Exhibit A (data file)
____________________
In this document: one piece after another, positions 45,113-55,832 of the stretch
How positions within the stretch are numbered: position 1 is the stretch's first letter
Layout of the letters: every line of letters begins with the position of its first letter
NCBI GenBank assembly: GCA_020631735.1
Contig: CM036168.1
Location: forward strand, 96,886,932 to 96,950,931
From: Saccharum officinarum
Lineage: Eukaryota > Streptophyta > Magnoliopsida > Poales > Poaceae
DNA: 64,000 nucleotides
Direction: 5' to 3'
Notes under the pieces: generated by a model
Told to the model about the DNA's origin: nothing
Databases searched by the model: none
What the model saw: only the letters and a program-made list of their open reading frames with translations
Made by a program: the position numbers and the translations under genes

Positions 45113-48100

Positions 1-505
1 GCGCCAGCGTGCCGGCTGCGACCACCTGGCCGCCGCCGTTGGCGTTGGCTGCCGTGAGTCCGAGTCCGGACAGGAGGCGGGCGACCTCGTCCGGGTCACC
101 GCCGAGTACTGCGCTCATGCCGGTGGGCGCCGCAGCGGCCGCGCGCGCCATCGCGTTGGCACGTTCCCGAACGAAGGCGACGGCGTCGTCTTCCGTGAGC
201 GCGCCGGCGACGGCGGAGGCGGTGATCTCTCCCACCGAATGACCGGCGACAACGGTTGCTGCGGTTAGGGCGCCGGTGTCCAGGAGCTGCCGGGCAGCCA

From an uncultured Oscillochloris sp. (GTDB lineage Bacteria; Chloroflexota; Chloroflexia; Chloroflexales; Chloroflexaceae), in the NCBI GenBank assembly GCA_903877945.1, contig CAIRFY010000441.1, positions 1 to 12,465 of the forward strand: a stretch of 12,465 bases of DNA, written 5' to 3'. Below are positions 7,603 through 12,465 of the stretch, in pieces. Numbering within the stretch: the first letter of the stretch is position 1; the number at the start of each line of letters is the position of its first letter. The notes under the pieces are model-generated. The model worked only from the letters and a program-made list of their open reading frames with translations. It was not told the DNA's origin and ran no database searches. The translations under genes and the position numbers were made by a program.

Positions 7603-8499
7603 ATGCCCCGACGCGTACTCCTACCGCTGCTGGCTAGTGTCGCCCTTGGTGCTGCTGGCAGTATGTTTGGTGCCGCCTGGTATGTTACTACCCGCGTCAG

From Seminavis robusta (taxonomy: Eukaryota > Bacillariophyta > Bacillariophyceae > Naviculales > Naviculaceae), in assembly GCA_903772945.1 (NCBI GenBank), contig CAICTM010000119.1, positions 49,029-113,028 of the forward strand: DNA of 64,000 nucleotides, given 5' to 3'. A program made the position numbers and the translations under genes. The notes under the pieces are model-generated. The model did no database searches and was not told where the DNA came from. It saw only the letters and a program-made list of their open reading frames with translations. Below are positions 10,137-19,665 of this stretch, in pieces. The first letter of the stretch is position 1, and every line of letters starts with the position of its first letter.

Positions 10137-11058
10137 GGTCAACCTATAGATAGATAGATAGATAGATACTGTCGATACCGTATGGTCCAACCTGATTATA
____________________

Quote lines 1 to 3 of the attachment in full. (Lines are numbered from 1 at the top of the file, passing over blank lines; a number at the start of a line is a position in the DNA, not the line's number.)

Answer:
In this document: one piece after another, positions 45,113-55,832 of the stretch
How positions within the stretch are numbered: position 1 is the stretch's first letter
Layout of the letters: every line of letters begins with the position of its first letter